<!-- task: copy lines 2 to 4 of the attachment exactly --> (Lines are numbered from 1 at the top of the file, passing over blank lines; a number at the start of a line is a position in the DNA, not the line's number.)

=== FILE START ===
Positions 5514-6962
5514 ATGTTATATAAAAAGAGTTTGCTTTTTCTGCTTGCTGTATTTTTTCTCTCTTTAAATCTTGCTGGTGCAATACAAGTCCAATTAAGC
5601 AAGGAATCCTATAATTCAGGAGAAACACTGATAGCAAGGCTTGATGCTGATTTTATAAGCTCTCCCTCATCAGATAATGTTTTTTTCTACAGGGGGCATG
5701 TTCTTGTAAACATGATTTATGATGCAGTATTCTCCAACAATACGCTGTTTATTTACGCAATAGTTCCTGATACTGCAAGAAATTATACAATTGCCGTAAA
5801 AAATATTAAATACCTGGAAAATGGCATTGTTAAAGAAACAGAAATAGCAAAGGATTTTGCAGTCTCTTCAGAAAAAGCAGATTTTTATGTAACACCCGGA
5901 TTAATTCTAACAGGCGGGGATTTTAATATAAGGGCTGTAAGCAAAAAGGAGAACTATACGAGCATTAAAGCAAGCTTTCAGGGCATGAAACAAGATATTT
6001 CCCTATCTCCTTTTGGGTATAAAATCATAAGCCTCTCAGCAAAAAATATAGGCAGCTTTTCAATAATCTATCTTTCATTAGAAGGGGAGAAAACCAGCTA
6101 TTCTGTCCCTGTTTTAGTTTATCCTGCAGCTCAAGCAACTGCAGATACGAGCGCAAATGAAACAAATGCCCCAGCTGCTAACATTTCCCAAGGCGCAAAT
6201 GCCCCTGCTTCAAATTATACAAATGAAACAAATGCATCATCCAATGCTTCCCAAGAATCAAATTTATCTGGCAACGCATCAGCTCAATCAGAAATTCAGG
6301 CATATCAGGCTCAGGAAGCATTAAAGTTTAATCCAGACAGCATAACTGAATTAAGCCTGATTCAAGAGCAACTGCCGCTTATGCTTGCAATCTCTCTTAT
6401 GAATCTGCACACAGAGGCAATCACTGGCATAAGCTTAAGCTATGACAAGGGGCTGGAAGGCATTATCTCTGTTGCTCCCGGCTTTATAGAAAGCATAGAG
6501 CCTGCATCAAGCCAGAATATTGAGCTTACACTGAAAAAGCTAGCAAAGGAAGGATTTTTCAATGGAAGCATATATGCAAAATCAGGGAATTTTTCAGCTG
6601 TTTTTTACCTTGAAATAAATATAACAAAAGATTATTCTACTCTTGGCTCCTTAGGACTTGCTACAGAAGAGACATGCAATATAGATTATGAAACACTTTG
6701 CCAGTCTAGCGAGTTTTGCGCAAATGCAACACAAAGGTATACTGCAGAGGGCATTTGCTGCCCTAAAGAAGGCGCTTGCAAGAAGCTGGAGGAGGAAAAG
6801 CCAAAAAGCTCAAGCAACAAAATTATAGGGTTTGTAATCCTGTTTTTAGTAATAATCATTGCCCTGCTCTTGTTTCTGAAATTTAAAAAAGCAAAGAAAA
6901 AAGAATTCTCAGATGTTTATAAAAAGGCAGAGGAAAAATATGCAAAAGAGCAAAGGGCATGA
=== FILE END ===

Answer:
5514 ATGTTATATAAAAAGAGTTTGCTTTTTCTGCTTGCTGTATTTTTTCTCTCTTTAAATCTTGCTGGTGCAATACAAGTCCAATTAAGC
5601 AAGGAATCCTATAATTCAGGAGAAACACTGATAGCAAGGCTTGATGCTGATTTTATAAGCTCTCCCTCATCAGATAATGTTTTTTTCTACAGGGGGCATG
5701 TTCTTGTAAACATGATTTATGATGCAGTATTCTCCAACAATACGCTGTTTATTTACGCAATAGTTCCTGATACTGCAAGAAATTATACAATTGCCGTAAA